LOS ANGELES (CBSLA.com/AP) — Hundreds of people protested Saturday evening at Los Angeles International Airport against President Donald Trump's order banning immigrants and refugees of certain Muslim countries from coming into the U.S.
The protesters, which included the Service Employees International Union, marched through Tom Bradley International Terminal after holding a candlelight vigil outside the airport. The diverse group expressed their opposition to Trump's executive order with chants such as "Not My Ban," ''Yes We Can" and "Say It Loud, Say It Clear, Refugees Are Welcome Here." One protester held a sign saying "Mexicans for Muslims."
The group exited the terminal, but re-entered it just before 9:30 p.m., according to KNX reporter Cooper Rummell, prompting Los Angeles Airport Police in riot gear to mobilize. There was no word of any violence or arrests as of 10 p.m.
While protesters were marching through the airport, a group of immigration lawyers were stationed outside the terminal offering assistance to family members whose loved ones had been detained.
On Saturday evening, a federal judge in New York issued an emergency order temporarily barring the U.S. from deporting people with valid visas, even if they are from the seven nations subject to Trump's ban.
U.S. Congresswomen Judy Chu and and Nanette Barragan were crisscrossing Tom Bradley terminal demanding information from Customs and Border Protection regarding confusion over whether visa holders had been detained after the federal judge's stay had been issued.
"Because there's a situation where you have someone who's been granted citizenship, she's here with her baby, and she's being detained, and you can't even have members of Congress get to her," Rep. Nanette Barragan said.
"So now what we want is a briefing from CBP in terms of what they are doing," Rep. Judy Chu said. "And they have refused to speak to us directly. And we are demanding that we get a briefing."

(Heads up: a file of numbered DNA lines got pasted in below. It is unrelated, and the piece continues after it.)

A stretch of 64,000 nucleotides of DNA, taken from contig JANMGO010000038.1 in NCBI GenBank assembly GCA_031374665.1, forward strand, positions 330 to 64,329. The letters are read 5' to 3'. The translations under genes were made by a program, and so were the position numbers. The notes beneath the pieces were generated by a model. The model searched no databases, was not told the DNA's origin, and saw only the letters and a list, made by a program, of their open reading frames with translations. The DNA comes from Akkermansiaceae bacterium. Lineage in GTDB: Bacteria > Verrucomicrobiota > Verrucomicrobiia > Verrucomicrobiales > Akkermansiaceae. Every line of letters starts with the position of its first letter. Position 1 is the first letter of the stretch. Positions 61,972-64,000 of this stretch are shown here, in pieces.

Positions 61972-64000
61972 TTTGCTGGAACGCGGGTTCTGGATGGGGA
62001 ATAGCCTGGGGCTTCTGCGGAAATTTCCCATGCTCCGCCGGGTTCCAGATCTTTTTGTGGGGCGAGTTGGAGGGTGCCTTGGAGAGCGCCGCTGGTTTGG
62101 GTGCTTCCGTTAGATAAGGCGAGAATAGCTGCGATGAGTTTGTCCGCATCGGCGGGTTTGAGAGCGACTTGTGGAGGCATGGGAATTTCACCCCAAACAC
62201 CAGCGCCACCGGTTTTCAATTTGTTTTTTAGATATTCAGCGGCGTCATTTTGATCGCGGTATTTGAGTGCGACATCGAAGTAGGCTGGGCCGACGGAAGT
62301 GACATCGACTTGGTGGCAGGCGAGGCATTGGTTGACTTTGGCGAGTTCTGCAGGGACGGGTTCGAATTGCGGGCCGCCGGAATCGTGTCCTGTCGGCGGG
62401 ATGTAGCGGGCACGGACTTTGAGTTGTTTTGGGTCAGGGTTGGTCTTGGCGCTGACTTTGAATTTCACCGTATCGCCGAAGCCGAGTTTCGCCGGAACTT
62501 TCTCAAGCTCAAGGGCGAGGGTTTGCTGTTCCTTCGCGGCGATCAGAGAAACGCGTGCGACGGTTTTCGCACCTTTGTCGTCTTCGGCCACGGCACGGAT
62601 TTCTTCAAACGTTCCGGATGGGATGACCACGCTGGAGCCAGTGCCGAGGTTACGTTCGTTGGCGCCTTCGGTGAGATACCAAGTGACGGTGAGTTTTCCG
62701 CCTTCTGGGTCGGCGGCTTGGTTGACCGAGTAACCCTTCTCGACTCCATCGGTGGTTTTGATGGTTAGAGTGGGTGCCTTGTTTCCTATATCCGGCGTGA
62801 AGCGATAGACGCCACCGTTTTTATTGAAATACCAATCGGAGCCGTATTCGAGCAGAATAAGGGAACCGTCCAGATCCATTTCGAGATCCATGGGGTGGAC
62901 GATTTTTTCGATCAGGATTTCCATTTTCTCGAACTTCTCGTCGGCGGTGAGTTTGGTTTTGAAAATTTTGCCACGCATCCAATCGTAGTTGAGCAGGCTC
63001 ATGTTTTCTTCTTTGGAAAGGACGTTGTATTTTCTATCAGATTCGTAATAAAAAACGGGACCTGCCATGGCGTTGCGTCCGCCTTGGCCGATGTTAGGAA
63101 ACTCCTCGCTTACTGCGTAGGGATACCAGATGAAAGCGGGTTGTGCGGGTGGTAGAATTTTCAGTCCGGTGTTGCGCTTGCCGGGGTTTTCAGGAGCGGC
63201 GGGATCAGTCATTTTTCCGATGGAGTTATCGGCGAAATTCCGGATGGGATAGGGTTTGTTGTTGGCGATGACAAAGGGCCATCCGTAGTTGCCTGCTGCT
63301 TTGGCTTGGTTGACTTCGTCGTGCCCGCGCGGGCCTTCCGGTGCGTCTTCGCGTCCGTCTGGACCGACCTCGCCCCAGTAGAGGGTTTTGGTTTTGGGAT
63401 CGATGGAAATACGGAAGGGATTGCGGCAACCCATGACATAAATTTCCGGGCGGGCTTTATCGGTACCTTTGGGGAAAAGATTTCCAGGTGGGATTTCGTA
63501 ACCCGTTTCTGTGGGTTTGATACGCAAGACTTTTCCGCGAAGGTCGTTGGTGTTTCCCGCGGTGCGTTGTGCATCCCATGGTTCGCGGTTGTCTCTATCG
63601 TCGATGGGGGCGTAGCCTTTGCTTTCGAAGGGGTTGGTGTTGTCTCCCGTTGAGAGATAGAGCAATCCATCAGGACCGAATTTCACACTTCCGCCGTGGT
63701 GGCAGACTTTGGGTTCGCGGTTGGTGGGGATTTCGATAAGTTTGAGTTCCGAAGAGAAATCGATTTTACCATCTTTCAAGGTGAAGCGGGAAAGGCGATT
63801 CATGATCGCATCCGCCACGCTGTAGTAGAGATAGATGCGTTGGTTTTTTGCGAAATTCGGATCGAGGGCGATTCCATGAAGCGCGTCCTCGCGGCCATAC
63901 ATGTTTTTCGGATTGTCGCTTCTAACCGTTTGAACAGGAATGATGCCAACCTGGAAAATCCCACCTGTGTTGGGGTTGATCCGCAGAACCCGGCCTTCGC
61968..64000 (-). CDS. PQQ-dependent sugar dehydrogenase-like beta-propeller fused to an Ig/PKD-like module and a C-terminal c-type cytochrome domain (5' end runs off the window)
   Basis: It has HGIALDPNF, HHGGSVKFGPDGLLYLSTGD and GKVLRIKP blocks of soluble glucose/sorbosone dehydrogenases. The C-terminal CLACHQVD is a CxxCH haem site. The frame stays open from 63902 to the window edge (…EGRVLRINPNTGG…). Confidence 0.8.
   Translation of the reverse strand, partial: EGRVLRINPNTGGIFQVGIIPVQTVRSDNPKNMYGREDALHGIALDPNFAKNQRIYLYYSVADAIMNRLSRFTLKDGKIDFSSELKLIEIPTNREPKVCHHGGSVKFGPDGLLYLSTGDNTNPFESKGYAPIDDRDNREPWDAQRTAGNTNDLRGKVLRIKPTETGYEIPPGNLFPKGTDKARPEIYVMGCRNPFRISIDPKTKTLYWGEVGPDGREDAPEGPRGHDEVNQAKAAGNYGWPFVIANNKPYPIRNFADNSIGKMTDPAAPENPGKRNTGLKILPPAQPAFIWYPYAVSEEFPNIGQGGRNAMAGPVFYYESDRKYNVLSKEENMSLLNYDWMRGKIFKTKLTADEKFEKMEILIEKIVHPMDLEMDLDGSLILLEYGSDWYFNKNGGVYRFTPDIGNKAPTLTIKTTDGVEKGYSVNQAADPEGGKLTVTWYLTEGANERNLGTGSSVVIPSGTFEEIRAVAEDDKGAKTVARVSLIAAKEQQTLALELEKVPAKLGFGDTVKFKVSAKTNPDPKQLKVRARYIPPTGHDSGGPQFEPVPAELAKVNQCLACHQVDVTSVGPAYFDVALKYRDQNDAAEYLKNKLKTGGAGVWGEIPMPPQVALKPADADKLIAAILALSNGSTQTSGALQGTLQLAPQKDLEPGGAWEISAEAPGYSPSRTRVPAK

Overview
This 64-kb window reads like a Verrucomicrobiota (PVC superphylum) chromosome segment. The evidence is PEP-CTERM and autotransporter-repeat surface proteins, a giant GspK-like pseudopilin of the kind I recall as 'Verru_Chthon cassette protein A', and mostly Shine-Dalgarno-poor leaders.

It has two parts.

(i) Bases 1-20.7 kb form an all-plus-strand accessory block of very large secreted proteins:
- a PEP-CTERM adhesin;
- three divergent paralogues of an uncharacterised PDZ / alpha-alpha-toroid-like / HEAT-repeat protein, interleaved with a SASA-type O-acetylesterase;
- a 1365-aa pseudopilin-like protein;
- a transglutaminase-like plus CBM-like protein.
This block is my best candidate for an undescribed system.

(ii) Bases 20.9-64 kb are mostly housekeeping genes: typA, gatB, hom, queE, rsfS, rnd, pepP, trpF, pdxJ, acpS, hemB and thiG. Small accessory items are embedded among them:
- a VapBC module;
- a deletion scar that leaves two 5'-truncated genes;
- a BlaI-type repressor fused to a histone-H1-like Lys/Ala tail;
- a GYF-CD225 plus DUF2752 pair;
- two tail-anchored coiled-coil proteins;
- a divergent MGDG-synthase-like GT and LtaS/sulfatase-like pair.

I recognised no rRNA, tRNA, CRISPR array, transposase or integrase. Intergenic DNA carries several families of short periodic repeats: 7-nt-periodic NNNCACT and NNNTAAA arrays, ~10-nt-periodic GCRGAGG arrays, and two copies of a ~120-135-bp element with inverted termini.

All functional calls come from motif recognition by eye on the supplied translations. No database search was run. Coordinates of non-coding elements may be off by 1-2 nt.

The LAX protest was one of several held at airports nationwide in opposition of the order, which imposes a 90-day ban for all immigration to the U.S. from seven Muslim majority nations. Those countries are Iran, Iraq, Libya, Somalia, Sudan, Syria and Yemen.
"I didn't expect this in USA," Hossein Vayghan told KCAL9 Saturday at LAX.
Vayghan has been living in the U.S. for about 20 years. On Friday, his brother left Iran to join him here.
"His car, his shop, he sold everything, his business," Vayghan said. "He come here and live with me."
However, when Vayghan's brother landed at LAX, he was not allowed through customs and into the U.S.
"We know some other countries, they have it like this," Vayghan said. "But we never expected America something like this happen."
The U.S. Department of Homeland Security is not releasing numbers on how many people are being turned away from the U.S. because of the order, but many families were sharing their stories on social media. Mohammed Al Rawi says his father was stopped in Qatar, then put on a plane back to Baghdad instead of the one coming to LAX.
"I knew that maybe in the future it would be a challenge for him to come visit," Rawi told reporters by phone. "But I would not expect that he would be stopped halfway and be sent back home."
Shane Moss was also surprised that his girlfriend, who has dual citizenship in Iran and Canada, is now stuck in customs at LAX. The couple were trying to come back from a weeklong vacation in Thailand when she was stopped.
"To think it would affect her, given that she's here legally, she's been here almost a year, and she's been in Canada since she was 5," Moss said. "Very surprising, I'm shocked."
Attorneys like Talia Inlander are trying to help the immigrants and families stuck at LAX.
"This portion of the order is, in our view, unquestionably unconstitutional, illegal, and we intend to fight it," Inlander told KCAL9.
Some of those arriving at LAX were coming to visit the U.S., and others had lived here for years.
Dr. Yakdan Al Qaisi, a 62-year-old physician from Bakersfield, said his wife was detained for hours at the airport Saturday after she made a pilgrimage to Saudi Arabia. The pair are British citizens and have lived in the U.S. for more than two decades. Both have green cards.
"I expect this to happen everywhere in the world — except this country," he said. "But it looks like this country is no different from anywhere else."
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